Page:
Hopefully there is still some inertia for the OpenDocument (yes, I know it's an ISO Standard) standard to gain purchase and compete. It is largely the emergence and work done with OpenDocument that has pushed Microsoft into the uncomfortable arena of pretending to like open standards.

    • by camperdave (969942) on Friday December 08, 2006 @04:38PM (#17166550) Journal
      Yeah, we're going to need to send that off to the Reader's Digest to get it condensed.
    • Re: (Score:3, Insightful)

      by enc0der (907267)
      1. I'd hate to see the word file with 6,000 pages in it, will that fit on a dual layer DVD?

      2. I guess I kind of look at standards like the dictionary...just cause I don't know everything in there doesn't mean I can't speak at least at some meaningful level. I'd also take 6,000 well written, well thought out pages as opposed to 700 if they were missing content. Comparing page count to me is like comparing CPU Ghz....it's not the whole story. I've seen neither document, so I really don't know.

      3. Now
    • by SquareOfS (578820) on Friday December 08, 2006 @04:57PM (#17166762)
      6,000 is a lot of pages to master, but it should be freely available for others to interpret, correct? On the other hand, since it is "essence of Microsoft", there's probably lots to misstep with and lots to nuance for interpretation letting Microsoft essentially maintain a proprietary flavor of a supposedly open standard.

      The problem is, if we know anything about Microsoft, even if they're doing it with otherwise decent intentions, they're writing Office-the-software first and Office-the-standard second -- and therefore, there's a significant risk that the standard will always lag the implementation, and since their installed base is so big, the implementation will just win over the standard.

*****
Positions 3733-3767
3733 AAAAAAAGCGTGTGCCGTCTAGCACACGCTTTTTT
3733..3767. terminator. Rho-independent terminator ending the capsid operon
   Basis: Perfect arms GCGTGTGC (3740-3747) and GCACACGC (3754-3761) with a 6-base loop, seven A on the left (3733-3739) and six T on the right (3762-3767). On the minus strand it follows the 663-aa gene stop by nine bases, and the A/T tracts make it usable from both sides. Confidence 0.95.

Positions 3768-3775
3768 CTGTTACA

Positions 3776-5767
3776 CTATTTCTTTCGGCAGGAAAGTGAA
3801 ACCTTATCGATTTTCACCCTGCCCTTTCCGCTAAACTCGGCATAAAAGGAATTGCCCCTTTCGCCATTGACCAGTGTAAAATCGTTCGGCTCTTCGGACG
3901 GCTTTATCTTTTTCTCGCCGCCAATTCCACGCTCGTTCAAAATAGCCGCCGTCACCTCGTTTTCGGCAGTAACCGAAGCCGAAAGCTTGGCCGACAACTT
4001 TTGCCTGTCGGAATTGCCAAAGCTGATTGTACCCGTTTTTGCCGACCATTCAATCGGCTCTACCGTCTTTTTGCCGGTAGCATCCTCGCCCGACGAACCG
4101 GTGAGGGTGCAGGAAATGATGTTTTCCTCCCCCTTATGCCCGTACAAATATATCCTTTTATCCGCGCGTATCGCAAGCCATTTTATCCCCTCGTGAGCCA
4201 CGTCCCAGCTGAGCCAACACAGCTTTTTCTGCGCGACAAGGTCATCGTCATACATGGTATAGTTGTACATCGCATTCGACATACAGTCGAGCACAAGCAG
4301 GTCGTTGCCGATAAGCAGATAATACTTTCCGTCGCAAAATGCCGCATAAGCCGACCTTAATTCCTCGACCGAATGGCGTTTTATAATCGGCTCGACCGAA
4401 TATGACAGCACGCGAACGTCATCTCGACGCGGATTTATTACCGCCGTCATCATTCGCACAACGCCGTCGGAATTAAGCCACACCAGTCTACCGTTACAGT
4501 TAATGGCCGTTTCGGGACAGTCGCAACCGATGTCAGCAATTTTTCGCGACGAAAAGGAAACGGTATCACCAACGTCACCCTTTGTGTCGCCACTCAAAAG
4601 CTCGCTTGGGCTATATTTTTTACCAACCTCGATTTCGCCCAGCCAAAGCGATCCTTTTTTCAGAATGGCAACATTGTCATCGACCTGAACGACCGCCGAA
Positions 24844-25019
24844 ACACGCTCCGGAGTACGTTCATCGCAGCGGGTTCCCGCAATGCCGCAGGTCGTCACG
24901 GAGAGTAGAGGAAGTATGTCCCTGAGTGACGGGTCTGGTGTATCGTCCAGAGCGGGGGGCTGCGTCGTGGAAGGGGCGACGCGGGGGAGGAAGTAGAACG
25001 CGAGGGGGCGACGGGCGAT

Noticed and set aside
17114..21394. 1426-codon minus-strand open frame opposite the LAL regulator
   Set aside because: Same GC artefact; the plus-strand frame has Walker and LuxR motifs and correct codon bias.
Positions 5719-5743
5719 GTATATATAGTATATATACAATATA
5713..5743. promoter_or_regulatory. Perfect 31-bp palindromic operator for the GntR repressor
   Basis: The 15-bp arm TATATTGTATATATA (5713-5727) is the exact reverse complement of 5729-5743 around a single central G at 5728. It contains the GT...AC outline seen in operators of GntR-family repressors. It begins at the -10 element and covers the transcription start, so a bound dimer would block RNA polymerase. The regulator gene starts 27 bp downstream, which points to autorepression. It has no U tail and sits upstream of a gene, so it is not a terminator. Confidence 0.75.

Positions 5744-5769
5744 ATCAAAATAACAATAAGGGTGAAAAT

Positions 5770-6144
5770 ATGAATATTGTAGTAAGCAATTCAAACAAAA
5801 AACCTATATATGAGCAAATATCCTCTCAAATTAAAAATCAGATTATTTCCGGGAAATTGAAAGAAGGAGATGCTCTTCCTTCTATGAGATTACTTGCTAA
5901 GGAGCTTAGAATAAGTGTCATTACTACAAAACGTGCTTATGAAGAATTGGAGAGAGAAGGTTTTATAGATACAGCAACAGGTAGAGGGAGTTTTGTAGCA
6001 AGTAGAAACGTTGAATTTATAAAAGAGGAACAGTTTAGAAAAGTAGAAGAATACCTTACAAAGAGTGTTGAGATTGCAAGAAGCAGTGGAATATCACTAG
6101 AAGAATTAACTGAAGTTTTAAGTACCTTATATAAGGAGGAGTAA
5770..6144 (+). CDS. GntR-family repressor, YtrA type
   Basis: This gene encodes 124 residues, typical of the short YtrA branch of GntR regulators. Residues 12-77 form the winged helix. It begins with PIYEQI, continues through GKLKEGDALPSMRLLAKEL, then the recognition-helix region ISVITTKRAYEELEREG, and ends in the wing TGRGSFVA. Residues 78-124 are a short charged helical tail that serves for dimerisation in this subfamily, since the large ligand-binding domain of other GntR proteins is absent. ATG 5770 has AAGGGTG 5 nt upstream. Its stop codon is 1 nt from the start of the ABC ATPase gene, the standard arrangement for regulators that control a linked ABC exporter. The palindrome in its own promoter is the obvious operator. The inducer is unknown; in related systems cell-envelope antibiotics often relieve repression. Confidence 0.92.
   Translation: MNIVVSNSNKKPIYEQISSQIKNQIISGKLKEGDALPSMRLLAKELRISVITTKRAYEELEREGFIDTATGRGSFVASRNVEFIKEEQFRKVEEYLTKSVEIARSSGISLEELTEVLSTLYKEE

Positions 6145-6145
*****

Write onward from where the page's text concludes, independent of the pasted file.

Exactly what was happening on the web for a while when IE's implementation of HTML/CSS could trump the standard to the degree that other vendors had to encode "quirks modes" into their own implementations to deal with people who wrote to the implementation rather than the standard. . .

      And I would feel differently about this if it weren't for the fact that MS is bolting an XML format onto an existing product, which means that reverse-compatibility decisions are likely going to be determinative in the engineering.

      So it's not the 6,000 pages -- it's the internal memos interpreting the 6,000 pages that we never get to see that are the problem.

    • by timeOday (582209)
      Wow, 6,000 pages to describe an "open" format? Never underestimate the power of committees.